Sometimes only one of the parties in a marital relationship has debt and needs to file for bankruptcy. Sometimes some or all of the debt is held in both parties names. If one spouse files for bankruptcy individually, only the person who filed for bankruptcy will be able to get a discharge or relief from their debts. If you both parties have debts and only one of the parties files, the non-filing person will still owe money even after one spouse has filed for bankruptcy. The bankruptcy filing will appear on the filing parties credit report, and not his spouse’s report. Even if you file alone though, your bankruptcy can still affect your spouse. These are some of the factors will determine whether or not it will affect your spouse:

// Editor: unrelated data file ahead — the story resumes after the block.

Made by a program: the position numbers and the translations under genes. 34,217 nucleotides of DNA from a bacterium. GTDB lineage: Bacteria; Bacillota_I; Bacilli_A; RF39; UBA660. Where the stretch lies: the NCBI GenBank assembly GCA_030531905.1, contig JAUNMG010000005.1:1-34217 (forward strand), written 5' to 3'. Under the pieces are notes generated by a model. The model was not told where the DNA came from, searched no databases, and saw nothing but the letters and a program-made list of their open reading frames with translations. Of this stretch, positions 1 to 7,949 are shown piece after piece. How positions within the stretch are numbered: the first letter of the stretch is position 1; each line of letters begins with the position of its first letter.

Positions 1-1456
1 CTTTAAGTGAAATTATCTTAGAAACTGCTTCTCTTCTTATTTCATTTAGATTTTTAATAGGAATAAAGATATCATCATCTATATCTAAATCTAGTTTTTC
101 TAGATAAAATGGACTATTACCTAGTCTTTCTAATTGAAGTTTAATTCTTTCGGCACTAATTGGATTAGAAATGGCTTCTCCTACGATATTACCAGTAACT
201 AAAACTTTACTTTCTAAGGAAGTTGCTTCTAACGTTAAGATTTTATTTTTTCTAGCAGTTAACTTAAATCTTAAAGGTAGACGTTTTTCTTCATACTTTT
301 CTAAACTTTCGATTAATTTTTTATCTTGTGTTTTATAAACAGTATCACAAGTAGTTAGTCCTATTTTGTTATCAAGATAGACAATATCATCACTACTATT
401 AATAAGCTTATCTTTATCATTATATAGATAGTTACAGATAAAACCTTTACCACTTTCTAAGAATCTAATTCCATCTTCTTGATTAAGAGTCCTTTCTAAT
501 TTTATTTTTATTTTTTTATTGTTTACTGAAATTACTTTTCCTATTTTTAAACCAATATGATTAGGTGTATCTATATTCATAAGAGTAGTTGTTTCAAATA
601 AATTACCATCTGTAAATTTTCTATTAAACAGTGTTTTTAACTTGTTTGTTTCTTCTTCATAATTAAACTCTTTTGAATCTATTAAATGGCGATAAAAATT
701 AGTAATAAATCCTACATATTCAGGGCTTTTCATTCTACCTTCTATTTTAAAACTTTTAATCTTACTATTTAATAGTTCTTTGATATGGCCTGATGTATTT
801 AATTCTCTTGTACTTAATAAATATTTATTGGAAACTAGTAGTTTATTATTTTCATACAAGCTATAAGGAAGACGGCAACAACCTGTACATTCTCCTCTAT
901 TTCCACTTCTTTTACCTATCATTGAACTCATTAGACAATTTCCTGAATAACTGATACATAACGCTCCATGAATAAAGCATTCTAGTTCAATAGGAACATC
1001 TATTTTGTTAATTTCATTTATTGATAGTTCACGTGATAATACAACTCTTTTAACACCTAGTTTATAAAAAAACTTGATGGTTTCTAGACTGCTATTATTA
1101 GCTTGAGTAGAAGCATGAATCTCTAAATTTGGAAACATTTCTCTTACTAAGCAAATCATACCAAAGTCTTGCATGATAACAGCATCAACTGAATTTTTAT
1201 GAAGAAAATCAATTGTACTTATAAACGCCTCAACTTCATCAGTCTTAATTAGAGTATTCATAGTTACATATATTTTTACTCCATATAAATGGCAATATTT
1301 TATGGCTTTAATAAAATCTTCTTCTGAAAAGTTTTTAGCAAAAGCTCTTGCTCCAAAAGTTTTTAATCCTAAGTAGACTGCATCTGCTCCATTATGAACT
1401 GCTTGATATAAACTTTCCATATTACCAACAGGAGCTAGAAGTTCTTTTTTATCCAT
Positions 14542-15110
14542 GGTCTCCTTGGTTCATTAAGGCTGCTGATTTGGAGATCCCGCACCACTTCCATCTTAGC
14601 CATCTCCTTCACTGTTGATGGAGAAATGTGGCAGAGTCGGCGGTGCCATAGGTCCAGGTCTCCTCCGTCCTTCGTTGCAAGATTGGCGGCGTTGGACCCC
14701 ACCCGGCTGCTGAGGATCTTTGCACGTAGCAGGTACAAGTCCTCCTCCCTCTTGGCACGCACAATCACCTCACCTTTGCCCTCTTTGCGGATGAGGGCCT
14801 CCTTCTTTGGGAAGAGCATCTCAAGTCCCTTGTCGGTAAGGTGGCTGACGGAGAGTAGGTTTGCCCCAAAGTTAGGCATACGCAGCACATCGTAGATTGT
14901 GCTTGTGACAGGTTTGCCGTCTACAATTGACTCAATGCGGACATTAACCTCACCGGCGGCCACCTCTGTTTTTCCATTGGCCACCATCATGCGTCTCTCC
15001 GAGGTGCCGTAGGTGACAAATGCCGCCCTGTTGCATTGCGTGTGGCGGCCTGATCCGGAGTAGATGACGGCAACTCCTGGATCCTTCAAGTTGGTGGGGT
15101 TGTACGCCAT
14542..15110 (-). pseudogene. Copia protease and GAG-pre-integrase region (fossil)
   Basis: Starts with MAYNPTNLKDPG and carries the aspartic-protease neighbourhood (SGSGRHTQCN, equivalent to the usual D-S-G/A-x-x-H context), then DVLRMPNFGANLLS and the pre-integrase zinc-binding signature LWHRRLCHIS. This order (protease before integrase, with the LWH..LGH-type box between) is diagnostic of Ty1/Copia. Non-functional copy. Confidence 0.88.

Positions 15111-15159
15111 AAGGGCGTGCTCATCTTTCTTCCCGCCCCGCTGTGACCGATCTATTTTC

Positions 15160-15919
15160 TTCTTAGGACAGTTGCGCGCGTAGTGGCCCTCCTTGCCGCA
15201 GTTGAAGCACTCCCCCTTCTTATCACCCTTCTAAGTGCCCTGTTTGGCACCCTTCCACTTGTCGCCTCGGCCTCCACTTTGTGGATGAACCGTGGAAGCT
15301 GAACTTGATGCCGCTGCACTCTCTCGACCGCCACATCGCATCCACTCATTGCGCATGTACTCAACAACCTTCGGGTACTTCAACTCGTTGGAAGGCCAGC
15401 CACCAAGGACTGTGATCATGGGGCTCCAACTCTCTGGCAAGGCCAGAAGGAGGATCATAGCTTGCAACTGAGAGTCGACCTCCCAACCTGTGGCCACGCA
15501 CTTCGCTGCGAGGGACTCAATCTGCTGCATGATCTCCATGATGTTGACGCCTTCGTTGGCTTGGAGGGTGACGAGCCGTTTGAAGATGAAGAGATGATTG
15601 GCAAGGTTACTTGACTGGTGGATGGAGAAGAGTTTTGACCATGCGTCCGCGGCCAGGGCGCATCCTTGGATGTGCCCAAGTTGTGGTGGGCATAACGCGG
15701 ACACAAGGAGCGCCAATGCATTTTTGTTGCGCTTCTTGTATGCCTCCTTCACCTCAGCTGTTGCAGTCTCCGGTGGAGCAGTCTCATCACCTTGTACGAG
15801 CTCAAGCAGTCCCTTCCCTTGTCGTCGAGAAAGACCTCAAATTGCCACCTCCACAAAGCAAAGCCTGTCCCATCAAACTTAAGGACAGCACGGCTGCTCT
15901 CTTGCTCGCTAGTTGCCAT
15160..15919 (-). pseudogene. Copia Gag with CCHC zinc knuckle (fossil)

- Do you have joint property with your spouse?
- Did you own the property prior to the marriage?
- What are the property laws of your state?
- Are there any medical debts involved?
- Are you filing for a Chapter 7 or 13 bankruptcy?
- Are you separated from your spouse or soon to be divorced?
Again these are the types of questions you need to be prepared to discuss with your attorney as you make the decision to file for bankruptcy. All too often this issue is over looks by parties looking in filing for bankruptcy. Usually bankruptcy won’t affect your spouse’s credit. If you have joint debts though, it could appear on both your credit report. Your creditors will know you filed for bankruptcy and can usually still try and collect from your spouse for any joint debts.
As you can tell these issues get messy and you need the help of an experienced bankruptcy lawyer. That’s where we come in. Give us a call and let us help you make some smart financial decision and obtain a fresh financial start.